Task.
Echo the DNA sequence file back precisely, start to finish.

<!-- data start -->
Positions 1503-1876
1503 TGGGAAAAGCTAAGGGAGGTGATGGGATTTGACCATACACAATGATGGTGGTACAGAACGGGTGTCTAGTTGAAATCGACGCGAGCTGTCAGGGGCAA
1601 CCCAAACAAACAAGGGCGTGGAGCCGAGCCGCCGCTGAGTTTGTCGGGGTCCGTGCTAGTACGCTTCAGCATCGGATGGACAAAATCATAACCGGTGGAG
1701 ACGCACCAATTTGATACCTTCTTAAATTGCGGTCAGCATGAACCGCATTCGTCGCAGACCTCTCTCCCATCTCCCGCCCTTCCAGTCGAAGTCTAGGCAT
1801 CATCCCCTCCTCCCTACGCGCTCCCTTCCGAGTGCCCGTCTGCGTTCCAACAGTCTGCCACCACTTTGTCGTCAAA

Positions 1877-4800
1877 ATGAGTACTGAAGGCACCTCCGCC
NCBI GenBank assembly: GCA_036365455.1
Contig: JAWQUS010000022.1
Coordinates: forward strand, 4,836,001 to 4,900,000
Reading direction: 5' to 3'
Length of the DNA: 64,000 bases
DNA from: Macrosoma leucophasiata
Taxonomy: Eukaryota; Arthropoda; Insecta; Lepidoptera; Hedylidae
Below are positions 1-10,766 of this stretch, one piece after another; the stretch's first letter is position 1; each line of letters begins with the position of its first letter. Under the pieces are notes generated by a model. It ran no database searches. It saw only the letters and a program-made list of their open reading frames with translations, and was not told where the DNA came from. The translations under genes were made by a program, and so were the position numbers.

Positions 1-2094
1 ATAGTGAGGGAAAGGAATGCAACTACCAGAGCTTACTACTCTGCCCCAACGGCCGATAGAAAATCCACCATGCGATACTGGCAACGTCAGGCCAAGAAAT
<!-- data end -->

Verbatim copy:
Positions 1503-1876
1503 TGGGAAAAGCTAAGGGAGGTGATGGGATTTGACCATACACAATGATGGTGGTACAGAACGGGTGTCTAGTTGAAATCGACGCGAGCTGTCAGGGGCAA
1601 CCCAAACAAACAAGGGCGTGGAGCCGAGCCGCCGCTGAGTTTGTCGGGGTCCGTGCTAGTACGCTTCAGCATCGGATGGACAAAATCATAACCGGTGGAG
1701 ACGCACCAATTTGATACCTTCTTAAATTGCGGTCAGCATGAACCGCATTCGTCGCAGACCTCTCTCCCATCTCCCGCCCTTCCAGTCGAAGTCTAGGCAT
1801 CATCCCCTCCTCCCTACGCGCTCCCTTCCGAGTGCCCGTCTGCGTTCCAACAGTCTGCCACCACTTTGTCGTCAAA

Positions 1877-4800
1877 ATGAGTACTGAAGGCACCTCCGCC
NCBI GenBank assembly: GCA_036365455.1
Contig: JAWQUS010000022.1
Coordinates: forward strand, 4,836,001 to 4,900,000
Reading direction: 5' to 3'
Length of the DNA: 64,000 bases
DNA from: Macrosoma leucophasiata
Taxonomy: Eukaryota; Arthropoda; Insecta; Lepidoptera; Hedylidae
Below are positions 1-10,766 of this stretch, one piece after another; the stretch's first letter is position 1; each line of letters begins with the position of its first letter. Under the pieces are notes generated by a model. It ran no database searches. It saw only the letters and a program-made list of their open reading frames with translations, and was not told where the DNA came from. The translations under genes were made by a program, and so were the position numbers.

Positions 1-2094
1 ATAGTGAGGGAAAGGAATGCAACTACCAGAGCTTACTACTCTGCCCCAACGGCCGATAGAAAATCCACCATGCGATACTGGCAACGTCAGGCCAAGAAAT